Field Guide: Students

Welcome to Basecamp 👋

Projects, tasks, homework, schedules — whatever happened to the days where choosing what to watch on T.V. was the hardest to-do item of the day? Well, Basecamp can't help bring you back to that time of your life, but! It can help manage your school work so you can have more time to do things you want 😊

As a student, you may have been invited to work in your Teacher’s or another student’s Basecamp account or maybe you’ve created your own to manage all of your school work. Or, maybe all three!

When you have access to multiple accounts using the same email address, you’ll see icons for each when you log into Basecamp using a web browser:

Screenshot of the Launchpad with 3 icons — one for each Basecamp account

Every account you have access to are completely separate, i.e. the work in one account cannot be accessed from another account’s Home screen. So if you need to see what your Teacher has posted, you’ll need to click the icon associated with your teacher’s account. In the example above, that’d be the Rydell High School account ✨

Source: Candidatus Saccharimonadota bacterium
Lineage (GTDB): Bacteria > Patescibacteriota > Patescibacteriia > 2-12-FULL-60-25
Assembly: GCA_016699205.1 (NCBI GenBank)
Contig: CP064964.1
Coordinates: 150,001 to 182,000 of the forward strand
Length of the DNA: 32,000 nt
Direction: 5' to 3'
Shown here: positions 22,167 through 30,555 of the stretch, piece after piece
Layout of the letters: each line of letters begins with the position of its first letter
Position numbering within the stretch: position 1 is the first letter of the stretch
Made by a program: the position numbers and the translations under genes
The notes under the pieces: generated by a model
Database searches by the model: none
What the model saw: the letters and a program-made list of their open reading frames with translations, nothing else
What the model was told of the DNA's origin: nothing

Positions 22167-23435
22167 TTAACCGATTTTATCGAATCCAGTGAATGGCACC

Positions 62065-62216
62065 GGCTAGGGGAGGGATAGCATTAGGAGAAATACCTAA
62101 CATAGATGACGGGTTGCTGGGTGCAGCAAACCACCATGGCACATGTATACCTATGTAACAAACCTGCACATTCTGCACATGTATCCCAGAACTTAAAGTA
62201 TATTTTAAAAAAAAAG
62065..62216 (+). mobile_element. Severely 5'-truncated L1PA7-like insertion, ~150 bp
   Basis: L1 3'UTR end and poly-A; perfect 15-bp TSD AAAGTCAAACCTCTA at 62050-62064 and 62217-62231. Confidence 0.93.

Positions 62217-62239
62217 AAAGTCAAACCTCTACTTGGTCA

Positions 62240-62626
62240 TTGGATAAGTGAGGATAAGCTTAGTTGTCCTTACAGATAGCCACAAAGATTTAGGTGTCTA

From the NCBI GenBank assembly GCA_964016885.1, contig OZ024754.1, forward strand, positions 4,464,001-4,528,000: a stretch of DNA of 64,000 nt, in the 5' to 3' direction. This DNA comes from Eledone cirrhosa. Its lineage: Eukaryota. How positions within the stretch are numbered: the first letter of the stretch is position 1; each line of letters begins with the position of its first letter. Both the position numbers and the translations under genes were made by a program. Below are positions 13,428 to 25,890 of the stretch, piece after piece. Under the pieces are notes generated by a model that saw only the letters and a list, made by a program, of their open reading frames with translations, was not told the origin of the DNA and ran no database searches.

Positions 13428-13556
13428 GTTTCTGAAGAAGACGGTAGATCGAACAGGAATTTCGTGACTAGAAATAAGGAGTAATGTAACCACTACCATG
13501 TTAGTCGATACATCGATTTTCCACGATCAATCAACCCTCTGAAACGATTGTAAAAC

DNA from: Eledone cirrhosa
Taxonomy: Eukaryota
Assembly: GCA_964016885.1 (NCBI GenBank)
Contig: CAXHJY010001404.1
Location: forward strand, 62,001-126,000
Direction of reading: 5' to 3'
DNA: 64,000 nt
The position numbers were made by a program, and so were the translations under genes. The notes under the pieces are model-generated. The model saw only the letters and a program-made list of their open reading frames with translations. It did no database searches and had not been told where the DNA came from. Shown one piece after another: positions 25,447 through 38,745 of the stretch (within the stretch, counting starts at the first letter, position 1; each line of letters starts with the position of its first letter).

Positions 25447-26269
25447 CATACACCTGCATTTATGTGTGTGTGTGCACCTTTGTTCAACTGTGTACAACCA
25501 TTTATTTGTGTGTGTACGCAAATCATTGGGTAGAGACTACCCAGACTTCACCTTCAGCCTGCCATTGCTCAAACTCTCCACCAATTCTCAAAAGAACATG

Oh! If you’re already in an account and want to switch to another, just click the Basecamp logo on the top-left and select the account you’re looking to work in:

Screenshot of a Basecamp home screen with a red arrow labeled with a number one pointing to the Basecamp logo and another red arrow labeled with a number two pointing to the

Switching between accounts on an app will look different. More on that here.

Now that we’ve got that account bit squared away, let’s dive in to see how Basecamp can help you with your school work in your own account.

Jump to:


Projects are the ❤️ of Basecamp. Each project will have tools within to help you get your work done!

In your Teacher’s (or another student’s) account, there’s likely a shared project they’ve created for you to work in. If you have any questions about the project setup, just post your question within the project's Chat (if it's available), or send them a Ping.

In your own Basecamp account, you’ll likely have two types of projects — when you're working alone and when you're working with others.

Here’s an example of a solo project:

Screenshot of a project's main page named

And one for a group project:

Screenshot of a project's main page named